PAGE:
dummy_input (torch.Tensor) – The dummy input to analyze the topology constraints. Note that, the dummy_input should on the same device with the model.
Reproduced Experiment¶
We implemented one of the experiments in PRUNING FILTERS FOR EFFICIENT CONVNETS with L1FilterPruner, we pruned VGG16 for CIFAR10 to VGG16prunedA in the paper, in which 64%
parameters are pruned. Our experiments results are as follows:
Model 
Error(paper/ours) 
Parameters 
Pruned 

VGG16 
6.75/6.49 
1.5x10^7 

VGG16prunedA 
6.60/6.47 
5.4x10^6 
64.0% 
The experiments code can be found at examples/model_compress/pruning/basic_pruners_torch.py
python basic_pruners_torch.py pruner l1filter model vgg16 speedup
L2Filter Pruner¶
This is a structured pruning algorithm that prunes the filters with the smallest L2 norm of the weights. It is implemented as a oneshot pruner.
We also provide a dependencyaware mode for this pruner to get better speedup from the pruning. Please reference dependencyaware for more details.
Usage¶
PyTorch code
from nni.algorithms.compression.pytorch.pruning import L2FilterPruner
config_list = [{ 'sparsity': 0.8, 'op_types': ['Conv2d'] }]
pruner = L2FilterPruner(model, config_list)
pruner.compress()
User configuration for L2Filter Pruner¶
PyTorch
 class nni.algorithms.compression.pytorch.pruning.L2FilterPruner(model, config_list, dependency_aware=False, dummy_input=None)[source]¶
 Parameters
model (torch.nn.Module) – Model to be pruned
config_list (list) –
 Supported keys:
sparsity : This is to specify the sparsity operations to be compressed to.
op_types : Only Conv2d is supported in L2FilterPruner.
dependency_aware (bool) – If prune the model in a dependencyaware way. If it is True, this pruner will prune the model according to the l2norm of weights and the channeldependency or groupdependency of the model. In this way, the pruner will force the conv layers that have dependencies to prune the same channels, so the speedup module can better harvest the speed benefit from the pruned model. Note that, if this flag is set True , the dummy_input cannot be None, because the pruner needs a dummy input to trace the dependency between the conv layers.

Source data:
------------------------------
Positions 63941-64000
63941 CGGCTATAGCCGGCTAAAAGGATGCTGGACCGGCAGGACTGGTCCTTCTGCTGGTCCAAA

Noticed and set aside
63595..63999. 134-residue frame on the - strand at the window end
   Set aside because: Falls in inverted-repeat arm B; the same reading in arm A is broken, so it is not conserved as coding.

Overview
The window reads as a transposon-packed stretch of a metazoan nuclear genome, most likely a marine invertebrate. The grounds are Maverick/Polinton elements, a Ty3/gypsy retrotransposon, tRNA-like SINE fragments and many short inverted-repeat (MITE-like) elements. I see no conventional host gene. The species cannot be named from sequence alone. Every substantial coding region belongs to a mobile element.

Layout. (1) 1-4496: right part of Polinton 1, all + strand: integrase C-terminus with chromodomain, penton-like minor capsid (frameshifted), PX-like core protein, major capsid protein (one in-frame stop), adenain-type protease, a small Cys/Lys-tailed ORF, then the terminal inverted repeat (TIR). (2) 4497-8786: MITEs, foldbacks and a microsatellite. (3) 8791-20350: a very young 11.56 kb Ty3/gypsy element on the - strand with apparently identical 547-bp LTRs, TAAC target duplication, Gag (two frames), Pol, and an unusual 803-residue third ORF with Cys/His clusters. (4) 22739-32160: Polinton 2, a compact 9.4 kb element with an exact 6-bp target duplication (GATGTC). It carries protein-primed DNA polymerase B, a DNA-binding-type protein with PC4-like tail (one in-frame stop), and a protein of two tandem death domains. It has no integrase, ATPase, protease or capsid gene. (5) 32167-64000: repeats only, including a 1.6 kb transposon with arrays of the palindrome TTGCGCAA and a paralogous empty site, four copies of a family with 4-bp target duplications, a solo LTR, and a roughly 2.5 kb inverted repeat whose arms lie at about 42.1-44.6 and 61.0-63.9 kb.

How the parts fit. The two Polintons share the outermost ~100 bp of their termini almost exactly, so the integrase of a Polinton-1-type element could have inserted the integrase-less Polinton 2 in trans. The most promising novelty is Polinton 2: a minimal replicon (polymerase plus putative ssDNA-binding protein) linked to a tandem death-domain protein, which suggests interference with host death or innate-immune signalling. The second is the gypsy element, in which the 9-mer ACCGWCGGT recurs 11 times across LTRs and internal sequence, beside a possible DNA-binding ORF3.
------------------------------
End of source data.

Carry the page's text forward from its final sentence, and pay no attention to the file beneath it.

dummy_input (torch.Tensor) – The dummy input to analyze the topology constraints. Note that, the dummy_input should on the same device with the model.
ActivationAPoZRankFilter Pruner¶
ActivationAPoZRankFilter Pruner is a pruner which prunes the filters with the smallest importance criterion APoZ
calculated from the output activations of convolution layers to achieve a preset level of network sparsity. The pruning criterion APoZ
is explained in the paper Network Trimming: A DataDriven Neuron Pruning Approach towards Efficient Deep Architectures.
The APoZ is defined as:
\(APoZ_{c}^{(i)} = APoZ\left(O_{c}^{(i)}\right)=\frac{\sum_{k}^{N} \sum_{j}^{M} f\left(O_{c, j}^{(i)}(k)=0\right)}{N \times M}\)
We also provide a dependencyaware mode for this pruner to get better speedup from the pruning. Please reference dependencyaware for more details.
Usage¶
PyTorch code
from nni.algorithms.compression.pytorch.pruning import ActivationAPoZRankFilterPruner
config_list = [{
'sparsity': 0.5,
'op_types': ['Conv2d']
}]
pruner = ActivationAPoZRankFilterPruner(model, config_list, optimizer, trainer, criterion, sparsifying_training_batches=1)
pruner.compress()
Note: ActivationAPoZRankFilterPruner is used to prune convolutional layers within deep neural networks, therefore the op_types
field supports only convolutional layers.
You can view example for more information.
User configuration for ActivationAPoZRankFilter Pruner¶
PyTorch
 class nni.algorithms.compression.pytorch.pruning.ActivationAPoZRankFilterPruner(model, config_list, optimizer, trainer, criterion, activation='relu', sparsifying_training_batches=1, dependency_aware=False, dummy_input=None)[source]¶
 Parameters
model (torch.nn.Module) – Model to be pruned